Great Britain

California ties new COVID-19 rules to hospital capacity

California is on the brink of a new stay-at-home order that would close businesses and curb travel in regions that could see hospitals overwhelmed by coronavirus patients.

Gov. Gavin Newsom announced new rules that take effect Saturday, designed to keep local health systems from collapsing under the weight of skyrocketing COVID-19 caseloads. Previous restrictions were based on infection rates in counties.

The new order divides the state into five broad regions and restricts those with intensive care unit bed capacity below 15%. On Thursday, Newsom said four regions — all but the San Francisco Bay area — could meet that threshold “within a day or two.”

California’s virus hospitalizations have nearly quadrupled since mid-October and now stand at 8,240, including 1,890 in intensive care units. The Department of Public Health reported 19,437 deaths since the start of the pandemic, including 220 health care workers.

“If we don’t act now, we’ll continue to see our death rate climb, more lives lost,” Newsom said.

Affected regions must close hair salons, barber shops and movie theaters, ban restaurant service except for takeout and delivery, shutter playgrounds, and limit retail stores and shopping centers to 20% customer capacity.

The new stay-at-home order will last at least three weeks, cutting sharply into the most profitable shopping season and threatening financial ruin for businesses already struggling after 10 months of on-again, off-again restrictions and slow sales because of the pandemic.

“This means no income for the rest of the year,” said Lam Nguyen, who owns a nail salon in the Sacramento suburb of Citrus Heights. “I’m sad and scared, not only for myself but all my friends with nail and hair salons. A lot of us are in debt.”

Amy Lovece, a hairstylist who rents a chair at Salon 544 in downtown San Luis Obispo, said she already lost about half of her yearly income.

“It’s sad that (Newsom) keeps closing us down. It’s unnecessary because salons are not the problem,” said Lovece, 56. “For the ones who are following the rules, it’s just not fair. I just go between home and work. I don’t go to parties or bars and I just want to keep working.”

Lovece said she was angry that the county was grouped in the Southern California region with counties hundreds of miles away with far greater demands for ICU beds. Only one out of 53 ICU beds in San Luis Obispo county was occupied with a COVID-19 patient as of Thursday.

The order is the latest balancing act as the state tries to slow the exploding infection rate — blamed on people gathering outside of their households — without further crashing the economy.

After California closed all but essential businesses in March, the state lost 2.6 million jobs in two months. About 44% of those jobs returned when restrictions were eased as people heeded social distancing and mask-wearing precautions and new cases fell dramatically.

But by fall people were congregating more for holidays and celebrations, while cooler weather drove them inside, where the virus flourishes. California is now averaging nearly 15,000 newly reported cases daily.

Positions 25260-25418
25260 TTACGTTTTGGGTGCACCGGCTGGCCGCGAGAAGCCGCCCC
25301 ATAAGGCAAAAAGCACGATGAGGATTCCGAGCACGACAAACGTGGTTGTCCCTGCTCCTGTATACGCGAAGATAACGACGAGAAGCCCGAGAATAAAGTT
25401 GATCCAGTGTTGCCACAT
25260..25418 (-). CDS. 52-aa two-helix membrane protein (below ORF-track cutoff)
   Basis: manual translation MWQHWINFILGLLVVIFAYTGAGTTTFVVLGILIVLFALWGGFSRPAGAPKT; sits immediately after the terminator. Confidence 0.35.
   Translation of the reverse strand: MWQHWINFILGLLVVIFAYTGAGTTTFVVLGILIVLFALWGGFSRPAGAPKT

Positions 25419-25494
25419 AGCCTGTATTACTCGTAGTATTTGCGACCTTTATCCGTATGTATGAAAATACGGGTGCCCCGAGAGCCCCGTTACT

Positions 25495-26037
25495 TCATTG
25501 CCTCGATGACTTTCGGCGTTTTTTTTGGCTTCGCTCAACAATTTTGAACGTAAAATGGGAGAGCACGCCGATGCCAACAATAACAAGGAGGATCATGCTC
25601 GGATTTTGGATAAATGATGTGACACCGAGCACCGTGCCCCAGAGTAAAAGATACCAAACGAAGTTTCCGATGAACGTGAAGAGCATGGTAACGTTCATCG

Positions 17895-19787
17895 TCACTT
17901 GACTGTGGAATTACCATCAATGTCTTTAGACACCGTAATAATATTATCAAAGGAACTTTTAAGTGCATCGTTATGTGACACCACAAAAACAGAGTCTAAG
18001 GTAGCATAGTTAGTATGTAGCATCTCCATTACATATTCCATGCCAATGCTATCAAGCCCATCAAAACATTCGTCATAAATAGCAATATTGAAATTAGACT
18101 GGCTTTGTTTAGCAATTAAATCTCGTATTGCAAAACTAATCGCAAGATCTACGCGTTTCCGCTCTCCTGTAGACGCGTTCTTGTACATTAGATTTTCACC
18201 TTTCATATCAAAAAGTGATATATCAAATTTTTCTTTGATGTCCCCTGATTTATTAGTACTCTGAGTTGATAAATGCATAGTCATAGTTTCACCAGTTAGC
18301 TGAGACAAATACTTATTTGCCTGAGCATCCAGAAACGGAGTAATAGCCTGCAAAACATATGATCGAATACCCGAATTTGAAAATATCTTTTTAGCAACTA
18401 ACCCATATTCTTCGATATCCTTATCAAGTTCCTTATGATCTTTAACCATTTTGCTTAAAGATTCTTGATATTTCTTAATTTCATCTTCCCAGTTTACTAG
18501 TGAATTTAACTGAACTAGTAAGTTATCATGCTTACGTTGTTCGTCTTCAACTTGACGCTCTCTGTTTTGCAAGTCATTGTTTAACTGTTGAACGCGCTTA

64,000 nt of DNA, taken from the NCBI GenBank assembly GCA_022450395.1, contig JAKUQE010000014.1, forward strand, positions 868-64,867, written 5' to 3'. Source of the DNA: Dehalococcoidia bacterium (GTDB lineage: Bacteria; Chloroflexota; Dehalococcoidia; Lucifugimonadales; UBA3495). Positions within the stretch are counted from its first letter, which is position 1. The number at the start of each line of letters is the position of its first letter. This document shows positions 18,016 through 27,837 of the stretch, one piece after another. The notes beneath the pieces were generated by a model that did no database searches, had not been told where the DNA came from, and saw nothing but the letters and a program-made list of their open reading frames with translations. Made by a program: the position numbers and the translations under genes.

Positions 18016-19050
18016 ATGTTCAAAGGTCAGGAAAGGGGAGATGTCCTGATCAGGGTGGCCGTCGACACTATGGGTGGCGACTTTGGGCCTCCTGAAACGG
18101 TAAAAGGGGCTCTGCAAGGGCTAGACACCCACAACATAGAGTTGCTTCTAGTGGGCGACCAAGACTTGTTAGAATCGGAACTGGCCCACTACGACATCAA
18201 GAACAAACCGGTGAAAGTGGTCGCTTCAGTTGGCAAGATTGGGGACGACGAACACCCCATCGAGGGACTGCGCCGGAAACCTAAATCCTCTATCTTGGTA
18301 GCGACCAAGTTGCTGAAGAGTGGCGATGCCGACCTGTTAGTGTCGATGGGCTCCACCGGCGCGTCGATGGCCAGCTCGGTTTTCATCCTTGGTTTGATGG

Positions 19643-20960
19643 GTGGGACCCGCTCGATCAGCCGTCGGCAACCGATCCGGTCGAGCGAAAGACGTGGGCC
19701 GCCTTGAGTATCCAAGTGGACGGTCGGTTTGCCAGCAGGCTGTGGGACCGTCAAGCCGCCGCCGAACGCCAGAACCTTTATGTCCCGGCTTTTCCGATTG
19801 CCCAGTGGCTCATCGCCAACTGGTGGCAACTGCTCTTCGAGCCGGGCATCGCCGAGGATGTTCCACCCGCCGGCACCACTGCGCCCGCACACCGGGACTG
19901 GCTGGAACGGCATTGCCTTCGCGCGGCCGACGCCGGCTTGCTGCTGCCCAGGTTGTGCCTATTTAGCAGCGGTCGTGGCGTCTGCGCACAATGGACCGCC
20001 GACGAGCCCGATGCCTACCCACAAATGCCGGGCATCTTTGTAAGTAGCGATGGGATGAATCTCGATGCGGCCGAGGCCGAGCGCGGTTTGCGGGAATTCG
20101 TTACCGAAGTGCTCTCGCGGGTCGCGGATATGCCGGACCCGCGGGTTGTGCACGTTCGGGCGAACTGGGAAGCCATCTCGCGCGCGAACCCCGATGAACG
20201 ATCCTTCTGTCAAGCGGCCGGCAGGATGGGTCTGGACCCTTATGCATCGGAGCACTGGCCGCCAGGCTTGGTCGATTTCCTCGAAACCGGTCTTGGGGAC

Public health officials warn that the toll from Thanksgiving gatherings could start to swamp hospitals by Christmas.

In the last month, the state imposed restrictions in 52 of the state’s 58 counties, including asking people not to leave the state and implementing an overnight curfew for all but essential trips, such as getting groceries.

But it hasn't worked because data shows people are ignoring the rules, Dr. Mark Ghaly, the state’s top public health officer, acknowledged Thursday.

“We of course had hoped and wanted to see more from that already, but we haven’t,” he said.

The state might not need such a broad shutdown if it had better data on where people are being infected, said Dr. Jeffrey Klausner, an epidemiologist at the University of California, Los Angeles Fielding School of Public Health.

Are stores and nail salons chiefly to blame or should restrictions be focused elsewhere? Lack of that knowledge reflects “a failure of public health," Klausner said.

He likened the current approach to shutting down food production, restaurants and grocery stores because of a salmonella outbreak.

“That’s not the way we traditionally work in public health,” he said.

Some counties also have bucked the rules, following cues from state and local elected officials who have criticized the governor for going too far.

Shannon Grove, Republican leader in the state Senate, criticized Newsom on Thursday for continuing “to disrupt life as we know it without releasing the full data behind his decisions.”

But in Los Angeles County, the nation's largest with 10 million residents, Sheriff Alex Villanueva announced that his department would be conducting “targeted enforcement on super-spreader events." The sheriff previously said he had relied on voluntary compliance with health orders.

Even state government has felt the impact. Newsom and his family are self-quarantining at home after three of his children were exposed to an infected person. Two staff members in the governor’s office have tested positive for COVID-19 but hadn’t been in contact with Newsom, the office said.

Beginning Monday, state government offices will close for three weeks except for those involved in “critical functions” such as public safety, prisons, social services and unemployment insurance claims processing, according to a Human Resources Department email sent to department leaders, the Sacramento Bee reported.

Newsom acknowledged the difficulty in following the rules. But he urged people to stay vigilant and said progress is being made on a vaccine.

“There is light at the end of the tunnel," he said.

Associated Press writer Daisy Nguyen in San Francisco contributed to this report.

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